April 11, 2019 @ 6:30 PM - 8:00 PMEvent Price: $10
A mind-expanding dive into a lost chapter of 1968, featuring the famous and forgotten: Van Morrison, folkie-turned-cult-leader Mel Lyman, Timothy Leary, James Brown, and many more.
Van Morrison’s Astral Weeks is an iconic rock album shrouded in legend, a masterpiece that has touched generations of listeners and influenced everyone from Bruce Springsteen to Martin Scorsese. In his first book, acclaimed musician and journalist Ryan H. Walsh unearths the album’s fascinating backstory–along with the untold secrets of the time and place that birthed it: Boston 1968.
On the 50th anniversary of that tumultuous year, Walsh’s book follows a criss-crossing cast of musicians and visionaries, artists and hippie entrepreneurs, from a young Tufts English professor who walks into a job as a host for TV’s wildest show (one episode required two sets, each tuned to a different channel) to the mystically inclined owner of radio station WBCN, who believed he was the reincarnation of a scientist from Atlantis. Most penetratingly powerful of all is Mel Lyman, the folk-music star who decided he was God, then controlled the lives of his many followers via acid, astrology, and an underground newspaper called Avatar. Astral Weeks is the secret, wild history of a unique time and place.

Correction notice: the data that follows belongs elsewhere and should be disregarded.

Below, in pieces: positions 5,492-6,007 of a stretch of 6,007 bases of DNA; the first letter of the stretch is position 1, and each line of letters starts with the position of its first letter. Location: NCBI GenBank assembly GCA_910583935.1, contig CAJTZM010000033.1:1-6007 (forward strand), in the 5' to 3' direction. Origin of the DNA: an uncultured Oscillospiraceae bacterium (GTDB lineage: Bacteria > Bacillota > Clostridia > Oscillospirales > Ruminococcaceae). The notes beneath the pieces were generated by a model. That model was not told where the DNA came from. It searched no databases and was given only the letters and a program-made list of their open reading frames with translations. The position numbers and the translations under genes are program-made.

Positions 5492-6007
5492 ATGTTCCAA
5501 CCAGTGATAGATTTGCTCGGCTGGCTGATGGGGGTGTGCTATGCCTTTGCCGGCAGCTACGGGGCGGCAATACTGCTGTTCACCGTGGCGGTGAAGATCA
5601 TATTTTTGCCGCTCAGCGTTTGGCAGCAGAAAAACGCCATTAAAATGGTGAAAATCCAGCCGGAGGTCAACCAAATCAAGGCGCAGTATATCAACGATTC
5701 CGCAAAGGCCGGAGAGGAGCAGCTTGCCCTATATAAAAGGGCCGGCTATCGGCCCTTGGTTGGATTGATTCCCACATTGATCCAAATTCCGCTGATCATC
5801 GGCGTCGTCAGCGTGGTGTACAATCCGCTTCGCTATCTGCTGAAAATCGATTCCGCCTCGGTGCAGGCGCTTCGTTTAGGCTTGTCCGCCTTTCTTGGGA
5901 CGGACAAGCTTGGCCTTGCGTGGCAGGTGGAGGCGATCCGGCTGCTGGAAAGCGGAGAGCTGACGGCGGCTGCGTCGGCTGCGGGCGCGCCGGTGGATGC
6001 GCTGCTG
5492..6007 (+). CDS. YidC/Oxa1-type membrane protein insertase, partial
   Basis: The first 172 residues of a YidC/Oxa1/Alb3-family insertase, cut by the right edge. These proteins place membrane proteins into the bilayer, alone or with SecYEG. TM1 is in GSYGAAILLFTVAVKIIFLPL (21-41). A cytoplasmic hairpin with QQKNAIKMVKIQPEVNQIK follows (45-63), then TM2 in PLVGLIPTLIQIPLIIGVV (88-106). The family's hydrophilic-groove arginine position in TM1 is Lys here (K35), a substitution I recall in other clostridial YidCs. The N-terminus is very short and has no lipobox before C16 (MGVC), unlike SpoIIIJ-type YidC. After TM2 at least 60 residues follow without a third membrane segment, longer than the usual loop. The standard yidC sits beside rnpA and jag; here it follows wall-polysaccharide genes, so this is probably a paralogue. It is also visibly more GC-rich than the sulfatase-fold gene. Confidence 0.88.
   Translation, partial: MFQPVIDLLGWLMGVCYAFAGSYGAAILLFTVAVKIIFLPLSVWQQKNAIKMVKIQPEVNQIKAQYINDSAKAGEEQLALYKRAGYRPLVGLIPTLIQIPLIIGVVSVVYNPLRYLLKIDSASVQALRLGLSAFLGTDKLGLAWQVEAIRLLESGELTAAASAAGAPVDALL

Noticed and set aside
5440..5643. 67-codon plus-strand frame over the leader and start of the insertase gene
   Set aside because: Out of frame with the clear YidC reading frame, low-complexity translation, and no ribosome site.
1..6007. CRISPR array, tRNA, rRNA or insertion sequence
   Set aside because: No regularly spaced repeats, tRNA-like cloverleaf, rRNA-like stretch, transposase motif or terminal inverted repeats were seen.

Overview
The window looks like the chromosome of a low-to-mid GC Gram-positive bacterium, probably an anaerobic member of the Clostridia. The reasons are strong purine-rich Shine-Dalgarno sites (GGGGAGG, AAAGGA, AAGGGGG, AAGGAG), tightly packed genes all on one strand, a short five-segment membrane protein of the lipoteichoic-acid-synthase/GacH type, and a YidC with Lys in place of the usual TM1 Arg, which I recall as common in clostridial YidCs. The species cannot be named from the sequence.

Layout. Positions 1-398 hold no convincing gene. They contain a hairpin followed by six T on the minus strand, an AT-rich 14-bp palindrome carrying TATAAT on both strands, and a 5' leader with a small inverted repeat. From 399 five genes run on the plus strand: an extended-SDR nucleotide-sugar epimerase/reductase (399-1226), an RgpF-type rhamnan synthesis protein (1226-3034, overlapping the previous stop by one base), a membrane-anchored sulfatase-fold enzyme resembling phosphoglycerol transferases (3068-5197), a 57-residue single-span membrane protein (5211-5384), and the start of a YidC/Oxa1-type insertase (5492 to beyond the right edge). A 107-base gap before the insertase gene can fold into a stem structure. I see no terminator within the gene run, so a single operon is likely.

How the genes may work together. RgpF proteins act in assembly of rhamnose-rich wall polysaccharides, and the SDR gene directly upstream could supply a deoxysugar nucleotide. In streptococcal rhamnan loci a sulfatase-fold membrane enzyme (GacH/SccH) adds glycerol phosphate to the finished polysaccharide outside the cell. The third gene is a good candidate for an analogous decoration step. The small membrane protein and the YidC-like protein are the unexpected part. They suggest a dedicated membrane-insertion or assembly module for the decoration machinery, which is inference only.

After the lecture, join us for a book signing in our Museum Store.
To reserve your spot for this panel please click here; email email@example.com, or call 978-306-7003.
Ryan H. Walsh is a musician and journalist. His culture writing has appeared in the Boston Globe, Vice, and Boston Magazine. He was a finalist for the Missouri School of Journalism’s City and Regional Magazine Award for his feature on Van Morrison’s year in Boston, from which this book developed. His rock band Hallelujah the Hills has won praise from Spin magazine and Pitchfork; collaborated on a song with author Jonathan Lethem; and toured the U.S. extensively over their 10-year existence. The band won a Boston Music Award for Best Rock Artist, and Walsh has twice won the award for Best Video Direction. He lives in Boston with his wife, the acclaimed singer-songwriter Marissa Nadler.